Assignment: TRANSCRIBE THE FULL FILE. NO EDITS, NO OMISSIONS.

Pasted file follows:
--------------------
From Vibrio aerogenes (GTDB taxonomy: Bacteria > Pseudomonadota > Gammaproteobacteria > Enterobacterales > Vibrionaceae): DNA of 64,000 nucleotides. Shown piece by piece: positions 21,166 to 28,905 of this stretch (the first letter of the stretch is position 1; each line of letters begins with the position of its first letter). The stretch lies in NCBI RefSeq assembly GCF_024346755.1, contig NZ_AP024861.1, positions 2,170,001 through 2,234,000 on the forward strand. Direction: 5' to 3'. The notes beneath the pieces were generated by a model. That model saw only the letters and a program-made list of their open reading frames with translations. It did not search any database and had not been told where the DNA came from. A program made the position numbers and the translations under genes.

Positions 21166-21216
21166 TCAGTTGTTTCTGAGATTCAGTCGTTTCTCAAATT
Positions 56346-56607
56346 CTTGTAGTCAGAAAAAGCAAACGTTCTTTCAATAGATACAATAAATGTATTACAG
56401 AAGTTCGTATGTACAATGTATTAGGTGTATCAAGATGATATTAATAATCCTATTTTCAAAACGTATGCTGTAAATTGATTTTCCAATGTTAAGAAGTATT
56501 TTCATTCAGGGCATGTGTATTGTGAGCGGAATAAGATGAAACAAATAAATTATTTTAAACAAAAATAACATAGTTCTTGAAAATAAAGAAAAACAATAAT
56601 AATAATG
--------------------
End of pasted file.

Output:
From Vibrio aerogenes (GTDB taxonomy: Bacteria > Pseudomonadota > Gammaproteobacteria > Enterobacterales > Vibrionaceae): DNA of 64,000 nucleotides. Shown piece by piece: positions 21,166 to 28,905 of this stretch (the first letter of the stretch is position 1; each line of letters begins with the position of its first letter). The stretch lies in NCBI RefSeq assembly GCF_024346755.1, contig NZ_AP024861.1, positions 2,170,001 through 2,234,000 on the forward strand. Direction: 5' to 3'. The notes beneath the pieces were generated by a model. That model saw only the letters and a program-made list of their open reading frames with translations. It did not search any database and had not been told where the DNA came from. A program made the position numbers and the translations under genes.

Positions 21166-21216
21166 TCAGTTGTTTCTGAGATTCAGTCGTTTCTCAAATT
Positions 56346-56607
56346 CTTGTAGTCAGAAAAAGCAAACGTTCTTTCAATAGATACAATAAATGTATTACAG
56401 AAGTTCGTATGTACAATGTATTAGGTGTATCAAGATGATATTAATAATCCTATTTTCAAAACGTATGCTGTAAATTGATTTTCCAATGTTAAGAAGTATT
56501 TTCATTCAGGGCATGTGTATTGTGAGCGGAATAAGATGAAACAAATAAATTATTTTAAACAAAAATAACATAGTTCTTGAAAATAAAGAAAAACAATAAT
56601 AATAATG